Former European Commission Against Racism and Intolerance (ECRI) boss Nils Muižnieks has today taken up the post of Commissioner for Human Rights.
Elected last January by the Parliamentary Assembly, the Latvian Muižnieks, aged 48, is the Council of Europe’s third commissioner, succeeding Thomas Hammarberg (2006-2012) and Alvaro Gil-Robles (1999-2006).
“I intend to build on the work done so far in order to develop the contribution of the Commissioner’s Office to the effective observance and full enjoyment of human rights in member states” said Muižnieks.
“One essential element in this endeavour is maintaining the independence and impartiality of the Office. I will also continue the country and thematic work, with a particular focus on the most vulnerable groups, such as children, the elderly and persons with disabilities. This is all the more important in a period when the economic crisis may undermine the protection of human rights.”
The commissioner will also focus on the human rights of migrants, including, aslyum-seekers and refugees; women’s rights and gender equality; minority rights; and the importance of respecting human rights standards within the information society, in particular as regards media freedom, data protection, social networking and access to digital literacy.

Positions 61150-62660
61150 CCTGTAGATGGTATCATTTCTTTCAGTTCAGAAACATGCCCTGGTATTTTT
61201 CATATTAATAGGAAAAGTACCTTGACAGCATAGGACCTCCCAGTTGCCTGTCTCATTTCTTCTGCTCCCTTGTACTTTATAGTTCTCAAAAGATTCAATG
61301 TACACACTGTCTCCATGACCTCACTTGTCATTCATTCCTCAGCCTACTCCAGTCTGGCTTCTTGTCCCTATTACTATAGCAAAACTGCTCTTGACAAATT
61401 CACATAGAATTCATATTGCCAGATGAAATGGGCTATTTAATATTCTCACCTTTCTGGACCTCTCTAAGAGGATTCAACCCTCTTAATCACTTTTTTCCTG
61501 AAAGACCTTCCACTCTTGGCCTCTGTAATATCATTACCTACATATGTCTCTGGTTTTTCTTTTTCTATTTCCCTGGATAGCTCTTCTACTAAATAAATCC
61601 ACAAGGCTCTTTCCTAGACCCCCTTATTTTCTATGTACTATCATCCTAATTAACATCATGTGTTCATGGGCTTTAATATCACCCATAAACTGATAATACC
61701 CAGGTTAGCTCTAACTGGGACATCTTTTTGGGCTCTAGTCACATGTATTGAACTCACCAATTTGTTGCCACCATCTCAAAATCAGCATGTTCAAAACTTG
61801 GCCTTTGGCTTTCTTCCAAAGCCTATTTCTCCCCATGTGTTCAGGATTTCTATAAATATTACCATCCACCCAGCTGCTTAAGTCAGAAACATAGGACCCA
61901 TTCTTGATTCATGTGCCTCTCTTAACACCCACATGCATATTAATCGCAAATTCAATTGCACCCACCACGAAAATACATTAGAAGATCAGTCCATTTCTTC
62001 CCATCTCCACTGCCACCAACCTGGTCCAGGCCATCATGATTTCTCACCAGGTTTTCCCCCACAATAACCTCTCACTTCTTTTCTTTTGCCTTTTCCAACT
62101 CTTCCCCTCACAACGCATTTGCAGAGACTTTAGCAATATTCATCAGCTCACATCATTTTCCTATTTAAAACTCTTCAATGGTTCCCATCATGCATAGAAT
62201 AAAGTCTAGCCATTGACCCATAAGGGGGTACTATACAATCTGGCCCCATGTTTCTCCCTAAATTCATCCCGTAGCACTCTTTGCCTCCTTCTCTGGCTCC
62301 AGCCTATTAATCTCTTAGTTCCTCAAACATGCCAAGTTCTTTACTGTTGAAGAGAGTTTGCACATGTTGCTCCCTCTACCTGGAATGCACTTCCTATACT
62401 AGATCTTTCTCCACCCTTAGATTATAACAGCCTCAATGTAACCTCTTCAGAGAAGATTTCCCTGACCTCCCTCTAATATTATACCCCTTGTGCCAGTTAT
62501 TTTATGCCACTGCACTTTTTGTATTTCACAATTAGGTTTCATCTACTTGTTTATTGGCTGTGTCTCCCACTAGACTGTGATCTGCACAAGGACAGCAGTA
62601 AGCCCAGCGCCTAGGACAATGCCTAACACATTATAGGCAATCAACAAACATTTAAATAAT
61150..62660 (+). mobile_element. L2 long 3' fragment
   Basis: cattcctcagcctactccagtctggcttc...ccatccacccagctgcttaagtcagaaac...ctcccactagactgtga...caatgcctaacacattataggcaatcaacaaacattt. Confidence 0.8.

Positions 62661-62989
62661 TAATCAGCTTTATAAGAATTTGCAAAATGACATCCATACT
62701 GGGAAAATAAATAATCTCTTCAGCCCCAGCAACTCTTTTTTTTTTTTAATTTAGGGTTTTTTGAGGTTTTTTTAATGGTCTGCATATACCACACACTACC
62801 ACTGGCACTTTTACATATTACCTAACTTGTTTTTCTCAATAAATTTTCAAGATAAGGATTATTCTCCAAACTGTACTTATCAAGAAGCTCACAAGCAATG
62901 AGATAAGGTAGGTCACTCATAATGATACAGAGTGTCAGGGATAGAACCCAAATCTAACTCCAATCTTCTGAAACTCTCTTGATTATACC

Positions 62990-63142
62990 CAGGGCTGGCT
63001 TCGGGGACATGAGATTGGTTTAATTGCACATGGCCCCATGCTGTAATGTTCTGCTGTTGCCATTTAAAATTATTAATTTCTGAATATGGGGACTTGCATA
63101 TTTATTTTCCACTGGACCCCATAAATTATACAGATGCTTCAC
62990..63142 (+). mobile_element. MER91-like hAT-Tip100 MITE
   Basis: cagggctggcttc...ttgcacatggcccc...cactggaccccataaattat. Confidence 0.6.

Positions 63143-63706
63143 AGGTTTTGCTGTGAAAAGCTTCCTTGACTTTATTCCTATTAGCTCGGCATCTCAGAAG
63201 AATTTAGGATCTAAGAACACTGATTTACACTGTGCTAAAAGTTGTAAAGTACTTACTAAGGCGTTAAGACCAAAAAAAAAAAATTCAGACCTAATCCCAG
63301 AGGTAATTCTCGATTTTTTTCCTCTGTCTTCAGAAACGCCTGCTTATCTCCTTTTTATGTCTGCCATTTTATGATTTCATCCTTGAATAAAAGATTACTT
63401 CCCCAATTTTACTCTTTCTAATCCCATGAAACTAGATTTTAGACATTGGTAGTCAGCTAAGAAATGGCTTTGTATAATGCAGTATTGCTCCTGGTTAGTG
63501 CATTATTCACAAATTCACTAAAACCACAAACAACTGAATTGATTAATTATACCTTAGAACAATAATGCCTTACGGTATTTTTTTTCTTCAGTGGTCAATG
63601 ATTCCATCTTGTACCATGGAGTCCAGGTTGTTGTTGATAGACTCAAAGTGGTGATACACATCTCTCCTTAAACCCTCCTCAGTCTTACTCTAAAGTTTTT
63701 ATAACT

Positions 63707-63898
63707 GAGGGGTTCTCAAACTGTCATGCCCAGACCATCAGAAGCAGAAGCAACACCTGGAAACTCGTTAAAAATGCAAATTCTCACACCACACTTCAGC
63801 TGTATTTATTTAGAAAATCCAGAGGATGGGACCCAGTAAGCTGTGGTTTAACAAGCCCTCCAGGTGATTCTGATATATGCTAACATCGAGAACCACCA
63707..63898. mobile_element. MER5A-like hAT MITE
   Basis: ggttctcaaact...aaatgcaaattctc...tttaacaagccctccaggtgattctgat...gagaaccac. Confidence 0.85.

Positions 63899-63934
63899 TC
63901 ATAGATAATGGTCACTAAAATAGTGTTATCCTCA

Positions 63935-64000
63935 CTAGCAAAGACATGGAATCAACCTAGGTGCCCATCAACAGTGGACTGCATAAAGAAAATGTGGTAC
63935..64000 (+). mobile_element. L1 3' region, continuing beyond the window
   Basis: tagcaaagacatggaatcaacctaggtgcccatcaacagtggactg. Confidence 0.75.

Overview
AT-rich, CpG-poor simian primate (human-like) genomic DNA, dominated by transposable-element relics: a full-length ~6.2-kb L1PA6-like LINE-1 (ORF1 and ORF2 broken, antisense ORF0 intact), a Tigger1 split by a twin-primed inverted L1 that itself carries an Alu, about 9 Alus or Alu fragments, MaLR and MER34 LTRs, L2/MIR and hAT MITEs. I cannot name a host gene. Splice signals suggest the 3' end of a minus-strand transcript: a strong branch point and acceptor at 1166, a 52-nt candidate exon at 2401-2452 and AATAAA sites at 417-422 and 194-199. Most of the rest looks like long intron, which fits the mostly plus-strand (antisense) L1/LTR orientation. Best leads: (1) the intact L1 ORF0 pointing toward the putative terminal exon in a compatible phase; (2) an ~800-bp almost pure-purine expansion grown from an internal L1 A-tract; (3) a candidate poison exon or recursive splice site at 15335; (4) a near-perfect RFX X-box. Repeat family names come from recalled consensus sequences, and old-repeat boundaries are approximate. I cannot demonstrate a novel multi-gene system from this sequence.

He added: “Proximity to people and objectivity in my dialogue with national authorities will characterise my mandate. These qualities are indeed essential requisites for anybody committed to making human rights a reality for all.”
Prior to his appointment as Commissioner for Human Rights, Muižnieks was Director of the Advanced Social and Political Research Institute at the Faculty of Social Sciences at the University of Latvia in Riga (2005-2012); Chairman of ECRI (2010-2012); Latvian minister responsible for social integration, anti-discrimination, minority rights, and civil society development (2002-2004); and Director of the Latvian Centre for Human Rights and Ethnic Studies – now Latvian Human Rights Centre (1994-2002).